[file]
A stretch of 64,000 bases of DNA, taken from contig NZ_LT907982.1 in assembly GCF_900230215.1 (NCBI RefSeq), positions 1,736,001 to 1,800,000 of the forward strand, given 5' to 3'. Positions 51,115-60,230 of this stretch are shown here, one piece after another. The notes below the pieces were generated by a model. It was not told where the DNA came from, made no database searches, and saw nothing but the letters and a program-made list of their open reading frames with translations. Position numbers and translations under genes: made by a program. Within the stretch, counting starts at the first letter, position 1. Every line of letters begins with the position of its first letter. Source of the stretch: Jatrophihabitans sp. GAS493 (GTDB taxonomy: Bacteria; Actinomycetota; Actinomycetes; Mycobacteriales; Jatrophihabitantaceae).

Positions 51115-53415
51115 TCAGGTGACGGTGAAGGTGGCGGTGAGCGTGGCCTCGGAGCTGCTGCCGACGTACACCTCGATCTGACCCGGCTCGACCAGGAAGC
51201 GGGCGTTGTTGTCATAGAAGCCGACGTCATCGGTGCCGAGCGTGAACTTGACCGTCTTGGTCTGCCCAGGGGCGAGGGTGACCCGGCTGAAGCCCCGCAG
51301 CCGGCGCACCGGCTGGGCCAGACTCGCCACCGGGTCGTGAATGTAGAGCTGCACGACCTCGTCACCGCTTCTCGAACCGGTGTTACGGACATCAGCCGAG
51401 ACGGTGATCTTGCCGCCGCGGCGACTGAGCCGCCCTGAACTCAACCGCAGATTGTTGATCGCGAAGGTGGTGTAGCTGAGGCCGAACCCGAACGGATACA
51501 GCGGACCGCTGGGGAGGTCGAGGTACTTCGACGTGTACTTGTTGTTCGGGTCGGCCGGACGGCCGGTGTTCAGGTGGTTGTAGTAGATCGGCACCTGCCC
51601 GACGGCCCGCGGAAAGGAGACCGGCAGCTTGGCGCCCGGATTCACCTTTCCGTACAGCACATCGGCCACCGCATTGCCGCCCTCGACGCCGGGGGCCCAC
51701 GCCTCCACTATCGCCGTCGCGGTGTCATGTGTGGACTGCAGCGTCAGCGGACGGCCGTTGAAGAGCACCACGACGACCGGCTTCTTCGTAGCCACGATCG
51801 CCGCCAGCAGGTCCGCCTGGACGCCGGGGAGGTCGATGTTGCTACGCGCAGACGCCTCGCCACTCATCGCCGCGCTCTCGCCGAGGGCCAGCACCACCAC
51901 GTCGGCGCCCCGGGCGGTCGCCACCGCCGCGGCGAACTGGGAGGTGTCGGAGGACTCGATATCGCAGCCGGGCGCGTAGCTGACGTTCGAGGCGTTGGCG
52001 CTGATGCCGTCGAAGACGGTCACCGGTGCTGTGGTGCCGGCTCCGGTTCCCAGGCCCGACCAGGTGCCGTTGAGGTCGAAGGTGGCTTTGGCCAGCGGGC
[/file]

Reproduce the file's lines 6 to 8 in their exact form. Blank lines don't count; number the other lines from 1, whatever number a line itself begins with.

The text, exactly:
51401 ACGGTGATCTTGCCGCCGCGGCGACTGAGCCGCCCTGAACTCAACCGCAGATTGTTGATCGCGAAGGTGGTGTAGCTGAGGCCGAACCCGAACGGATACA
51501 GCGGACCGCTGGGGAGGTCGAGGTACTTCGACGTGTACTTGTTGTTCGGGTCGGCCGGACGGCCGGTGTTCAGGTGGTTGTAGTAGATCGGCACCTGCCC
51601 GACGGCCCGCGGAAAGGAGACCGGCAGCTTGGCGCCCGGATTCACCTTTCCGTACAGCACATCGGCCACCGCATTGCCGCCCTCGACGCCGGGGGCCCAC